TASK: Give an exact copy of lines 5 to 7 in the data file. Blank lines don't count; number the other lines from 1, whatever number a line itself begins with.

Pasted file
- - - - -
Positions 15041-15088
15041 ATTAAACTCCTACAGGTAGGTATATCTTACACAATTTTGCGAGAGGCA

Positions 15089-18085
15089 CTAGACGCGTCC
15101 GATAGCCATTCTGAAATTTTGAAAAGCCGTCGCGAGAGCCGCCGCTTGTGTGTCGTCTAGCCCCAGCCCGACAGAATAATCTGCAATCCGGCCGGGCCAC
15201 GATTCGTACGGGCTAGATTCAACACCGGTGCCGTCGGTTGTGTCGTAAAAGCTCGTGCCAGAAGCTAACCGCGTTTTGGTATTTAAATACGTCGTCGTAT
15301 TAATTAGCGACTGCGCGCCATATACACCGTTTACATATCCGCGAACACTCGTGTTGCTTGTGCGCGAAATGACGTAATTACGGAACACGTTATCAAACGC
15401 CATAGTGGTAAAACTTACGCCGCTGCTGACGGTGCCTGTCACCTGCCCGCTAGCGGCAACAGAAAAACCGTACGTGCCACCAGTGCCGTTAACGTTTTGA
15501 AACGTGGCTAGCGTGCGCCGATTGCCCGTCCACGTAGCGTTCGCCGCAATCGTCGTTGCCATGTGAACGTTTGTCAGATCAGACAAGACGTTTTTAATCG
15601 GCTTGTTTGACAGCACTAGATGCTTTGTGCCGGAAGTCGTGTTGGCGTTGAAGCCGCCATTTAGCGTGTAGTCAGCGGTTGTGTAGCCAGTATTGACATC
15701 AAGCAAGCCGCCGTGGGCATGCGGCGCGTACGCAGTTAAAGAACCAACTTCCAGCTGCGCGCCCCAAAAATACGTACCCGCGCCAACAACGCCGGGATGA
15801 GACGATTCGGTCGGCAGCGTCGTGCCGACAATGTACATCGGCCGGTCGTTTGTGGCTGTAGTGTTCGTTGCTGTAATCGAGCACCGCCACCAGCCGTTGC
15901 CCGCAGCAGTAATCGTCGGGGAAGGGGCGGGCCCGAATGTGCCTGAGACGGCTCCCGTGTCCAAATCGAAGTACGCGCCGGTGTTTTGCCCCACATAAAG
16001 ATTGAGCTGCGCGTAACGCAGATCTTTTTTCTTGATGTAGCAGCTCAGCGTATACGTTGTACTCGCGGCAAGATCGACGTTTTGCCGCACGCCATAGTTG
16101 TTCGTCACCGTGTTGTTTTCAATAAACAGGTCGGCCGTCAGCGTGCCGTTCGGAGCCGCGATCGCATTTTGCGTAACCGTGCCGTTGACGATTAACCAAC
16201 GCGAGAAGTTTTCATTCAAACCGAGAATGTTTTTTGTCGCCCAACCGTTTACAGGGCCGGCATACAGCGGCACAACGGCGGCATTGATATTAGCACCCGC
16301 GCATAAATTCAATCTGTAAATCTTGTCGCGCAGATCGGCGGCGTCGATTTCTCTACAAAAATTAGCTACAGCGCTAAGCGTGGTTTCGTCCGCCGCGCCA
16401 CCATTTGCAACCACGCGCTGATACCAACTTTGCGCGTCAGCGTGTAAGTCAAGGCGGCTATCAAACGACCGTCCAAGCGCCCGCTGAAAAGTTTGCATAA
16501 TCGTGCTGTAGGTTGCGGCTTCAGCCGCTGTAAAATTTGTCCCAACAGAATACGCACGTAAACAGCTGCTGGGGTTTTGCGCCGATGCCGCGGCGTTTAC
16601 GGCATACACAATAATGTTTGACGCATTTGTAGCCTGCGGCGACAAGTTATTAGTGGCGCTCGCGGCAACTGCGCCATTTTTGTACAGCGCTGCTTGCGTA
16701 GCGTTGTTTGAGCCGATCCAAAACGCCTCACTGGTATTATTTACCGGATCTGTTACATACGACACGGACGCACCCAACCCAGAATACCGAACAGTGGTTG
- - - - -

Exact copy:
15101 GATAGCCATTCTGAAATTTTGAAAAGCCGTCGCGAGAGCCGCCGCTTGTGTGTCGTCTAGCCCCAGCCCGACAGAATAATCTGCAATCCGGCCGGGCCAC
15201 GATTCGTACGGGCTAGATTCAACACCGGTGCCGTCGGTTGTGTCGTAAAAGCTCGTGCCAGAAGCTAACCGCGTTTTGGTATTTAAATACGTCGTCGTAT
15301 TAATTAGCGACTGCGCGCCATATACACCGTTTACATATCCGCGAACACTCGTGTTGCTTGTGCGCGAAATGACGTAATTACGGAACACGTTATCAAACGC